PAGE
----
LOS ANGELES (CBSLA.com) — Los Angeles Unified School District Superintendent John Deasy plans to resign in February, the Los Angeles Times reported Thursday.READ MORE: Staff, Students Evacuated Safely After Reports Of Man With Rifle Prompts Lockdown Of Sylmar High School
Deasy reportedly told school board members of his plan, according to a high-ranking member who told The Times based on the condition of anonymity.
Deasy told CBS2/KCAL9’s Suraya Fadel via email that “nothing is official” and that he hasn’t submitted any paperwork regarding a resignation.
He declined to comment about the Times report until Oct. 29 after he is evaluated by the Board of Education.
Deasy, a close ally of former Mayor Antonio Villaraigosa, revamped teacher evaluations to include the use of students’ standardized-test scores.
He also altered the seniority system to limit the effect of job cuts at schools with large numbers of less-experienced instructors, who are generally the first to be laid off.
“The future of the district is not about one man,” said Warren Fletcher, president of United Teachers Los Angeles, the union representing the district’s teachers.
“The challenge going forward is to make sure students and schools get the resources they so badly need after five punishing years of recession. UTLA believes new leadership at LAUSD holds the potential to make that happen.”READ MORE: Multiple People Injured, Including Officer, During Shooting At High School In Knoxville, TN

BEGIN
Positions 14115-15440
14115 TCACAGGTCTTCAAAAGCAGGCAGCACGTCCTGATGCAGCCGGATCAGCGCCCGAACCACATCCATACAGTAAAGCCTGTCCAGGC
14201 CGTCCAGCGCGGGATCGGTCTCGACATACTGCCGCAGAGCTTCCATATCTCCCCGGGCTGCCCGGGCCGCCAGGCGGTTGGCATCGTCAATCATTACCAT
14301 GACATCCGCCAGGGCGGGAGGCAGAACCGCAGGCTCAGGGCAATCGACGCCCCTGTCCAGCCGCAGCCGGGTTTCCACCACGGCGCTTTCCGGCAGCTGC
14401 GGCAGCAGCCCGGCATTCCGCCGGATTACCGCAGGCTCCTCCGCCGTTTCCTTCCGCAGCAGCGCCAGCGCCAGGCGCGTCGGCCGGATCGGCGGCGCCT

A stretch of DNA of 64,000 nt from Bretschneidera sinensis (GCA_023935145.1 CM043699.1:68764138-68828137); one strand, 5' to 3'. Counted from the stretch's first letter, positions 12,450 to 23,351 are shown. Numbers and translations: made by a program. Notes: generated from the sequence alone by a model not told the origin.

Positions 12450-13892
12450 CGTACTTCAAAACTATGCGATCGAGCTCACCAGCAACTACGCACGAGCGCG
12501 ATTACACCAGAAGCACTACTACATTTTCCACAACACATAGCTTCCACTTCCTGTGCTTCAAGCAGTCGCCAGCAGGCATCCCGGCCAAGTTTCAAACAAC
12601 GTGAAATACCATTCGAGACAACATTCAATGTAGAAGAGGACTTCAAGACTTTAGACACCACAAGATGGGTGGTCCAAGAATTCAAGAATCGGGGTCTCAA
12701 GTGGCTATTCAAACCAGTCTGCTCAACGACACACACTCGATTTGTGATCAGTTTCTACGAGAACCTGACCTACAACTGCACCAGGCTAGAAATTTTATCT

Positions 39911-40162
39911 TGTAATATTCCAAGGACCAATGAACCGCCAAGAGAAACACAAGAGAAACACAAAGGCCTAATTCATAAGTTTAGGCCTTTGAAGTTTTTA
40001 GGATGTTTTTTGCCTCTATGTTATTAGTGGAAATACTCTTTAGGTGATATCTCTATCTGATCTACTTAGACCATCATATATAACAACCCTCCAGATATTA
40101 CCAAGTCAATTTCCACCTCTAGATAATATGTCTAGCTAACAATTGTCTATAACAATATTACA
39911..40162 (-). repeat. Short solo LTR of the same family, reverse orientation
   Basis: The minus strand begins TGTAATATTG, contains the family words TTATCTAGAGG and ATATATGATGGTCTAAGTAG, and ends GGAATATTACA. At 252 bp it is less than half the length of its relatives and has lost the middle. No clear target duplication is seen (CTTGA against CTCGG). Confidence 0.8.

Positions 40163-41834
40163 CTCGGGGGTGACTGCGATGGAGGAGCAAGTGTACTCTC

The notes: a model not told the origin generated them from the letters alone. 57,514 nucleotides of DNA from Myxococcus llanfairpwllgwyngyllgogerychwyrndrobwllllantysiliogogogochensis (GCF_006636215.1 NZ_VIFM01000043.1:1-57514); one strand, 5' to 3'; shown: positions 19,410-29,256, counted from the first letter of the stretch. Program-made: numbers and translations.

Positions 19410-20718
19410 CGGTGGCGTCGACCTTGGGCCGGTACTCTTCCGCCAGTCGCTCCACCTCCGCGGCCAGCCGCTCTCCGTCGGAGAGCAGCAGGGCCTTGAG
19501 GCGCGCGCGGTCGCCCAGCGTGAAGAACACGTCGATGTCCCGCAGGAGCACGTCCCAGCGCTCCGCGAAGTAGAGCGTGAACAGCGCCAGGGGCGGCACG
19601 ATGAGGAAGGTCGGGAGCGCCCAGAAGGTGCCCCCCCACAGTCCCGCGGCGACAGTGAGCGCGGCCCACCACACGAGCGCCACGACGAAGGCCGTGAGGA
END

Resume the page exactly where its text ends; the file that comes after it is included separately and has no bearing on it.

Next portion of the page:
The teacher’s union was often at odds with Deasy. This past July, it issued a report that said 85 percent of the members who answered a survey rated Deasy as below average or poor.
Deasy became superintendent in April 2011, succeeding retiring Superintendent Ramon Cortines. Deasy joined the district in August 2010 as Cortines’ chief deputy.
Deasy received a one-year contract extension in October, extending his contract through June 2015, with an annual salary of $330,000, The Times reported.
Under the terms of Deasy’s contract, the extension was automatic provided that he received a positive evaluation by the end of October. The school board and Deasy retained the right to terminate his employment at any time with 30 days’ notice.
“Our students are benefiting from his innovative and visionary direction,” then-school board President Monica Garcia said after the 6-0 vote in remarks reported by The Times.
Deasy previously served as deputy director of education for the Bill & Melinda Gates Foundation and superintendent of the Santa Monica-Malibu Unified School District and Prince George’s County Schools in Maryland.
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